A judge in New Hampshire said police cannot charge illegal aliens with criminal trespass, dismissing cases yesterday against eight aliens and ending what some had hoped could be a new approach to tackling illegal immigration.
In his written order, Judge L. Phillips Runyon III said immigration enforcement is a federal duty, and the towns of New Ipswich and Hudson in southern New Hampshire were encroaching on it.
“The criminal trespass charges against the defendants are unconstitutional attempts to regulate in the area of enforcement of immigration violations,” Judge Runyon wrote.
Police in the two towns had pulled the aliens over on traffic stops, and then charged them with criminal trespass after they could not prove they were in the country legally. The trespass law says someone is in violation “if, knowing that he is not licensed or privileged to do so, he enters or remains in any place.”
Lawyers for the police argued that local authorities weren’t trying to enforce immigration law, but rather were trying to protect residents from people who had no right to be where they were.
Judge Runyon disagreed, arguing the case essentially was about immigration because the state was asking the court to use federal standards for immigration status and then apply a local offense in addition to what the defendants would face under federal immigration law.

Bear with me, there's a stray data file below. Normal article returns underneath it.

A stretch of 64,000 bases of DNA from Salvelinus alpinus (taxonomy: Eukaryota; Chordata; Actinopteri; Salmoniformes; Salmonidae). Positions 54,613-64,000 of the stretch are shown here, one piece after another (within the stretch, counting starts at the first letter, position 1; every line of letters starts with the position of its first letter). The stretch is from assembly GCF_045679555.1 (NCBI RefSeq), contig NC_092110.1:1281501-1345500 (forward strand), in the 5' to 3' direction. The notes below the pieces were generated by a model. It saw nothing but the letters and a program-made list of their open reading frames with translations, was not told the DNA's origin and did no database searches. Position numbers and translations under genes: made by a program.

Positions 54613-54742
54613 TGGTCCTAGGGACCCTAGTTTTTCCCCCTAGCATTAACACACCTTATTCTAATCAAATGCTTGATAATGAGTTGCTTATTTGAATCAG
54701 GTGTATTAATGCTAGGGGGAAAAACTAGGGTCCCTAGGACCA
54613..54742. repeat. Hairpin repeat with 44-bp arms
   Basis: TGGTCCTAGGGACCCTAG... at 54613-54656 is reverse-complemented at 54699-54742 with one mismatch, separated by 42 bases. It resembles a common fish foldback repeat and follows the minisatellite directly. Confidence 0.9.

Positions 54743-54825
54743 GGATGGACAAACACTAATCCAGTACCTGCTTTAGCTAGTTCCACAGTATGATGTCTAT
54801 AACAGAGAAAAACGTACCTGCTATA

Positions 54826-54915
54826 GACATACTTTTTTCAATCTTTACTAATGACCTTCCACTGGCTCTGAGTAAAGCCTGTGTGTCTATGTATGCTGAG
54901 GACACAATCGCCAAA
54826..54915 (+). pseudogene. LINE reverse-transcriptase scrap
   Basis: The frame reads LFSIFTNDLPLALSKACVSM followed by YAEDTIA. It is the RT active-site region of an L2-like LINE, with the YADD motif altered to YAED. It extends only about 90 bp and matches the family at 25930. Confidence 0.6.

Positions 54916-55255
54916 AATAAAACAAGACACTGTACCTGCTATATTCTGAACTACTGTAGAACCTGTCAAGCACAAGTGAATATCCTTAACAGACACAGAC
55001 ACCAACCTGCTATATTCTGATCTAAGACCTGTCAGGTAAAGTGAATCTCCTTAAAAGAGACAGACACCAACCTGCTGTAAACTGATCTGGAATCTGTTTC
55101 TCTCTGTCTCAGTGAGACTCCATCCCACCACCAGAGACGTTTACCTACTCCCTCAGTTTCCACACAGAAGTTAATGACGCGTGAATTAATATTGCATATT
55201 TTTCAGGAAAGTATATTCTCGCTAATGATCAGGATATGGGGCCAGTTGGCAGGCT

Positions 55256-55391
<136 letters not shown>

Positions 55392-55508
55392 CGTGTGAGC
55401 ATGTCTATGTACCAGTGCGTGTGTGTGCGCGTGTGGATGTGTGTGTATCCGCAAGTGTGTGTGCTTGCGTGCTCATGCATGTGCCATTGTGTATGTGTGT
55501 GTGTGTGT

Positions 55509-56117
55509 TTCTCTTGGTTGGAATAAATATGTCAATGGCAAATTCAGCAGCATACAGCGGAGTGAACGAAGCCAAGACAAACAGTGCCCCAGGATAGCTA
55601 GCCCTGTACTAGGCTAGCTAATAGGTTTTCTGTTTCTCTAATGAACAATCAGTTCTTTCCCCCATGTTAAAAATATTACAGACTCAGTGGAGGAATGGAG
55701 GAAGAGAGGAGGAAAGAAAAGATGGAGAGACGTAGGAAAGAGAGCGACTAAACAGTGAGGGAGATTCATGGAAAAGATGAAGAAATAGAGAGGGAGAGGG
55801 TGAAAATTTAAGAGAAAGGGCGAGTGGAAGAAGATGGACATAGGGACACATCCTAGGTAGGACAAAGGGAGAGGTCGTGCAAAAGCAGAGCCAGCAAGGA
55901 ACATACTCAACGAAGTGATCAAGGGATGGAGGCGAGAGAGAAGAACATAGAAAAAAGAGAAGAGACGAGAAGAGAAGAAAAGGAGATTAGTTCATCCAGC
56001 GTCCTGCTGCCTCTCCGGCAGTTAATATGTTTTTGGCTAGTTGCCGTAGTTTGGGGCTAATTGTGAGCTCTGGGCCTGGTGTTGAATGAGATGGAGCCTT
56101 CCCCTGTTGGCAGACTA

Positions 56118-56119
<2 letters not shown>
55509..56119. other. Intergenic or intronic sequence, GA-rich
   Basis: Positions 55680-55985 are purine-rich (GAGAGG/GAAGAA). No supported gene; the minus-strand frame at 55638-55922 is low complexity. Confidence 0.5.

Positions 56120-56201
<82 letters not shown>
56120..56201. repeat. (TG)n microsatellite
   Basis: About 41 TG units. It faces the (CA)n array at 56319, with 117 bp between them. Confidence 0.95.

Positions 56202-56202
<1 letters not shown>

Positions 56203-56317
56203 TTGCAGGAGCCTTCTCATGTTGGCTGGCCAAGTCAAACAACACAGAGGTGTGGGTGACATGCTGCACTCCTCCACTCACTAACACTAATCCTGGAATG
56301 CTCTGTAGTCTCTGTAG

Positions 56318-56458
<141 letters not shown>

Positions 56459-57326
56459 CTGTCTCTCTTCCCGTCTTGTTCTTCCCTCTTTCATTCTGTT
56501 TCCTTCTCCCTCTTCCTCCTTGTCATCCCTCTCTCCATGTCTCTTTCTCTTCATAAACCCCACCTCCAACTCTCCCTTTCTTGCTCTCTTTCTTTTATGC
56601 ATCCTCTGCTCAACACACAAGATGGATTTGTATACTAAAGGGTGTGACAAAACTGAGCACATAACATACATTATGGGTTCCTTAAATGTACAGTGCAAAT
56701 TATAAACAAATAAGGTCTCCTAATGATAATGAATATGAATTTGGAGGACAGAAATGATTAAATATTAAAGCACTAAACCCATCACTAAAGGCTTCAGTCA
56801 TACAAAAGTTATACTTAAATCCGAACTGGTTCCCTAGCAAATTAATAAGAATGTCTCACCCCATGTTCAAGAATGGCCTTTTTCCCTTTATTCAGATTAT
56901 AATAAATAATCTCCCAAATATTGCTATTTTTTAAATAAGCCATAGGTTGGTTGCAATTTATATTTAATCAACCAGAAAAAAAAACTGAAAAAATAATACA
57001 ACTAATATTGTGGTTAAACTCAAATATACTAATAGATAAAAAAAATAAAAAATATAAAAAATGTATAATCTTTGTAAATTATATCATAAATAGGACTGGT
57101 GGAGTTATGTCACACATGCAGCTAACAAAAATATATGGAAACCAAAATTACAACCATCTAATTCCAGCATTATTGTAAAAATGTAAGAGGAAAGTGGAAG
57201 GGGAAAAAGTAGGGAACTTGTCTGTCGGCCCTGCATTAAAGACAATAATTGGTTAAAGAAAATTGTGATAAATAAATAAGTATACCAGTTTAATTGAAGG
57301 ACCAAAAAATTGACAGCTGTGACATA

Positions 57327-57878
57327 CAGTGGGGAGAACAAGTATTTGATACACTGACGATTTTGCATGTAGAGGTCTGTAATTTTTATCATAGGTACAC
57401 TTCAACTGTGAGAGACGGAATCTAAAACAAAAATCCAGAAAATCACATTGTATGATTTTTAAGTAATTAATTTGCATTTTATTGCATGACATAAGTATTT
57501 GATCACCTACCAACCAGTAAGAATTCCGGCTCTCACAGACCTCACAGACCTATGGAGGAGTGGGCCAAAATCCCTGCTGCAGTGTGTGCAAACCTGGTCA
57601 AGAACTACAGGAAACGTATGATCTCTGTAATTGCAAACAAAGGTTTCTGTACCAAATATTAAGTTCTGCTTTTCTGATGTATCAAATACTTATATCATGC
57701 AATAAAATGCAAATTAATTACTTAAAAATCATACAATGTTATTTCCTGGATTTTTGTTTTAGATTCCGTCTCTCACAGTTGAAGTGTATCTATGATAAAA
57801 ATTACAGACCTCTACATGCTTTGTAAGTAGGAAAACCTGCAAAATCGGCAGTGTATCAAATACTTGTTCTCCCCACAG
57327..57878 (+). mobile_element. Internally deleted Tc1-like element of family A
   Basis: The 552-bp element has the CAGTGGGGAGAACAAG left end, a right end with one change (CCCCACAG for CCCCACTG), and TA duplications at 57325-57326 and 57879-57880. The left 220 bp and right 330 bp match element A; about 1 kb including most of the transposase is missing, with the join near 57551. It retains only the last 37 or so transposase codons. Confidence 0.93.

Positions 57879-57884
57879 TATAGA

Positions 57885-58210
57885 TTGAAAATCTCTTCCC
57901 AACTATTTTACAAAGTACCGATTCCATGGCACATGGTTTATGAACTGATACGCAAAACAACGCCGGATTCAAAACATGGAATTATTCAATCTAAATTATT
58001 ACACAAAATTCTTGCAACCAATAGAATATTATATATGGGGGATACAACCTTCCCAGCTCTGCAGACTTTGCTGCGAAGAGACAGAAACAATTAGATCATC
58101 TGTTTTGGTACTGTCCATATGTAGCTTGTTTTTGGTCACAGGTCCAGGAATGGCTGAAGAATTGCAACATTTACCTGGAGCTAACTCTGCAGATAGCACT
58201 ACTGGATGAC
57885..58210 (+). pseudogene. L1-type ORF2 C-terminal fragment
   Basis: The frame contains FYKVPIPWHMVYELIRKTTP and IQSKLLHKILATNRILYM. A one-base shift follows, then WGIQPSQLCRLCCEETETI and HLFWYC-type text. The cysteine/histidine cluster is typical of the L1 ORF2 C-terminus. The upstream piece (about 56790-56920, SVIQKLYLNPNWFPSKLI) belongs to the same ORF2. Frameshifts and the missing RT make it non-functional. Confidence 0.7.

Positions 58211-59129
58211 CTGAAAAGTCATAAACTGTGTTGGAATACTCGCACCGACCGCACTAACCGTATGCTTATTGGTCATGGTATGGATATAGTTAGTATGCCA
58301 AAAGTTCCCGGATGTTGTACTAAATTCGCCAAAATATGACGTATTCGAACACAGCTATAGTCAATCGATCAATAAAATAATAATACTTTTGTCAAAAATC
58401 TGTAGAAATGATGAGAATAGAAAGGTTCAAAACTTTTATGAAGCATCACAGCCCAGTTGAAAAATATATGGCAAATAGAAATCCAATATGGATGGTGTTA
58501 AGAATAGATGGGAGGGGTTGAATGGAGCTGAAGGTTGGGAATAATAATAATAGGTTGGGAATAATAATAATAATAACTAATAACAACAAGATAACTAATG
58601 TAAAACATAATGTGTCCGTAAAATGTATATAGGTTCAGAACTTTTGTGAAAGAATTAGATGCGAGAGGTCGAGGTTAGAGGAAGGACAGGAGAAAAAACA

The judge said the series of penalties the federal government imposes for immigration violations are so complete that Congress meant to leave no room for states in immigration enforcement.
The lawyer for some of the illegal aliens said the decision is a victory for immigrants and immigration policy.
“Now, hopefully the defendants can return to living their lives normally,” said Randall A. Drew, who represented three illegal aliens.
Not all of the illegal aliens charged with trespass challenged the charges, but Judge Runyon dismissed the charges against them, too.
The judge said his ruling doesn’t mean state and local authorities cannot play a role in immigration. He said federal law has a process for local police to be deputized to help enforce immigration law.
Some members of Congress think that’s a good idea, and have introduced a bill to allow local police to detain illegal aliens on immigration charges and deliver them to immigration authorities.
Judge Runyon never said whether New Hampshire’s trespass law itself would have applied to illegal aliens. He said he didn’t have to reach a decision on that question, since the police actions were illegal for other reasons.
Some of the defendants still face charges on motor vehicle violations, for which they initially were stopped.
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